Invasion of the Green Machines
High gas prices have drivers chasing after hybrids. Is it a fad or a phenom?
Hybrids, in fact, are a key cog in Toyota's strategy to become the world's biggest and most successful carmaker. In 2003, Toyota surpassed Ford to become the world's second-largest auto manufacturer. And the company's ambition to grab 15 percent of the global auto market sometime after 2010 would put it in a position to overtake GM, which has been No. 1 since 1931. "Ford and GM are going to get smaller," says Mark Oline of Fitch Ratings. "Toyota will get bigger."
Detroit's sliding fortunes have routinely been blamed on insular thinking and a disconnect with consumer tastes. Yet there's sound logic behind a go-slow approach to hybrids. Higher gas mileage may mean fewer stops at the filling station, but that doesn't mean hybrids necessarily save money. The battery pack, extra motor, and other technology that come with a hybrid typically add $3,000 to $4,000 to the base price of the car. Even with gas at more than $2 per gallon, fuel savings may not pay for the premium. According to a savings calculator on Honda's website, for instance, the Accord hybrid, if driven 12,000 miles per year, would net just $1,595 in savings over a decade, compared with a regular V-6 Accord. Byrne figures that at the rate he drives, it will take seven years for the mileage savings to offset the higher price of the Highlander hybrid. That's a year longer than the average American keeps a new car, according to R. L. Polk & Co. Other savings come from a $2,000 federal tax deduction--which President Bush last week proposed raising to $4,000--and state or local incentives.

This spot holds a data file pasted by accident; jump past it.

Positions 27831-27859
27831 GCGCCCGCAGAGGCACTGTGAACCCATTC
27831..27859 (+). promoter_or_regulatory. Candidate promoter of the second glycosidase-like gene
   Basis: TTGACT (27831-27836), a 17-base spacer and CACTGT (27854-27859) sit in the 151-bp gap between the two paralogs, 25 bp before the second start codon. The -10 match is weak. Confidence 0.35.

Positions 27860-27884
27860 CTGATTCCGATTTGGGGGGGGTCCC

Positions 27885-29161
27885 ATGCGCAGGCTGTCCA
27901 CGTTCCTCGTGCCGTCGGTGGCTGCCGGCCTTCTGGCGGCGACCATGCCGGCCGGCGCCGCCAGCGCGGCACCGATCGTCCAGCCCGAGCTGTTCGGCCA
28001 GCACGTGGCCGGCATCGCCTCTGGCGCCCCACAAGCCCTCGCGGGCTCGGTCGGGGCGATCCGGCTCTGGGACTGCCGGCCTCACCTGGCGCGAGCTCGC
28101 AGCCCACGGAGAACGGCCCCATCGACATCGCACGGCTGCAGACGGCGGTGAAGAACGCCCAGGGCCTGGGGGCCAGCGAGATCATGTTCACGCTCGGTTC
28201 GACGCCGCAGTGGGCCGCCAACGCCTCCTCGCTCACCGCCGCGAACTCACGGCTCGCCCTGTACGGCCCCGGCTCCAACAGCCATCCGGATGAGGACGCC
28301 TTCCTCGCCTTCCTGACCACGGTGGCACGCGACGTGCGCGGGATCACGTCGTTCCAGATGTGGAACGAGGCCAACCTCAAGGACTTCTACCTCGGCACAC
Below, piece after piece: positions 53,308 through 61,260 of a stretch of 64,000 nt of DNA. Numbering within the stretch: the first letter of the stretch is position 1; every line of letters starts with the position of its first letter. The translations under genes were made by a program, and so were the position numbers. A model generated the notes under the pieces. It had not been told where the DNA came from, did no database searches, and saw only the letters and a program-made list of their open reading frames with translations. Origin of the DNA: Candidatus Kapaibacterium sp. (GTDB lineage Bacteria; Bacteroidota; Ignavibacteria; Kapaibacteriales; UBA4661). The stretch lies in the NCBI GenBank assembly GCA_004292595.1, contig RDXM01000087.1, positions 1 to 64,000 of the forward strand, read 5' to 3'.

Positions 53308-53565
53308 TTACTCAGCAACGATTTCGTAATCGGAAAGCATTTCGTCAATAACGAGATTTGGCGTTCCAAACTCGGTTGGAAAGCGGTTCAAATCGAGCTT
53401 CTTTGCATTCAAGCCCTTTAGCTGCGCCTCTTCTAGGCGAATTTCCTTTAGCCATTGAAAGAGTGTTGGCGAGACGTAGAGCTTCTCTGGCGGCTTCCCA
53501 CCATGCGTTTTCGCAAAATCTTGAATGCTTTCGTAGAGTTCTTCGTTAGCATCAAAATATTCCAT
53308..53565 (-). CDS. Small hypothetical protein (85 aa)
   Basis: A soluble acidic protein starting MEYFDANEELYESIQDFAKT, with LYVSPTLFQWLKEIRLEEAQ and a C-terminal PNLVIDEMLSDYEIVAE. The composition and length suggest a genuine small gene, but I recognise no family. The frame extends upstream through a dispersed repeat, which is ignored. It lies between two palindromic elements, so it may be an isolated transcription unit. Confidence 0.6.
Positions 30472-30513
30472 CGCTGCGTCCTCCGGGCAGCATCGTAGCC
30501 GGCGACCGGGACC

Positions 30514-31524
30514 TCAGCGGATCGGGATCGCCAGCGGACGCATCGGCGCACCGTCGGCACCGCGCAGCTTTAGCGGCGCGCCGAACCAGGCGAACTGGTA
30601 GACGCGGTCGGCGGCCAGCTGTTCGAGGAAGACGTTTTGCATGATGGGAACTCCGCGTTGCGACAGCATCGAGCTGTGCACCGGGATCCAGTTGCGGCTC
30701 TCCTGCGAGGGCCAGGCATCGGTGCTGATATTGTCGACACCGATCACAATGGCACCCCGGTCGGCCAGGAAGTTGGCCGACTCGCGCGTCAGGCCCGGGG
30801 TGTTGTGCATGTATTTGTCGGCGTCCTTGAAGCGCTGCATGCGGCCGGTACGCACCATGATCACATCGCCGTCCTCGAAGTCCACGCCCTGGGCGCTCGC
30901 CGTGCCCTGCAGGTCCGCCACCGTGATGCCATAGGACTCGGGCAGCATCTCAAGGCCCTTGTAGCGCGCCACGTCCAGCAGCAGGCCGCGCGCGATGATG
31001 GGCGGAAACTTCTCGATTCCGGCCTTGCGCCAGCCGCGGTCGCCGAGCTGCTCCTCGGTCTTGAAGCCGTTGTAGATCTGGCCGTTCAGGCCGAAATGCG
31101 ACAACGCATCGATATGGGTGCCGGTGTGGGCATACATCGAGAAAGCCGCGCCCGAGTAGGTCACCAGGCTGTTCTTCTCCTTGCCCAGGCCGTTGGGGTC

Still, to many automotive engineers, that kind of math makes the case against hybrids--not for them. They find it perplexing that consumers would pay extra for a feature that adds little to the driving experience and takes so long to pay for itself. And while hybrids get their best mileage in stop-and-go traffic, where the electric motor is doing a lot of the work, the mileage boost is modest on the highway or in the kind of suburban driving many Americans do. "There are applications where it's great and applications where it's not so great," says Dieter Zetsche, chief executive of the Chrysler Group. Failing to quickly recognize the emotional appeal of the technology, he says, is one reason Chrysler doesn't yet have a full hybrid.
Like sports cars and convertibles, hybrids have become popular for reasons that have little to do with practicality. The only noticeable difference on the road is the golf-cart effect: The gas engine shuts down at stops to save gas, then starts up automatically when you press the accelerator. But hybrids also come with dashboard power meters and other funky instrumentation meant to appeal to tech hounds and make the cars seem cutting edge. When Ramsey Brous of Ithaca, N.Y., bought an Accord hybrid last December, he knew that he'd be paying extra to be an "early adopter" of the technology. That was fine with the 38-year-old bakery owner, who's more interested in helping push the development of hybrids than saving a few bucks. "I'm willing to be a guinea pig to get the car industry to pay attention to mpg," he says. Like many other hybrid fanatics, he religiously tracks his mileage in a notebook he keeps on the console between the front seats. His only complaint, ironically, has been . . . low mileage. Brous's Accord has averaged less than 24 mpg, about 30 percent below advertised figures. He blames the cold--a frequent complaint of hybrid owners in northern climates--and says his mileage has risen along with the temperatures.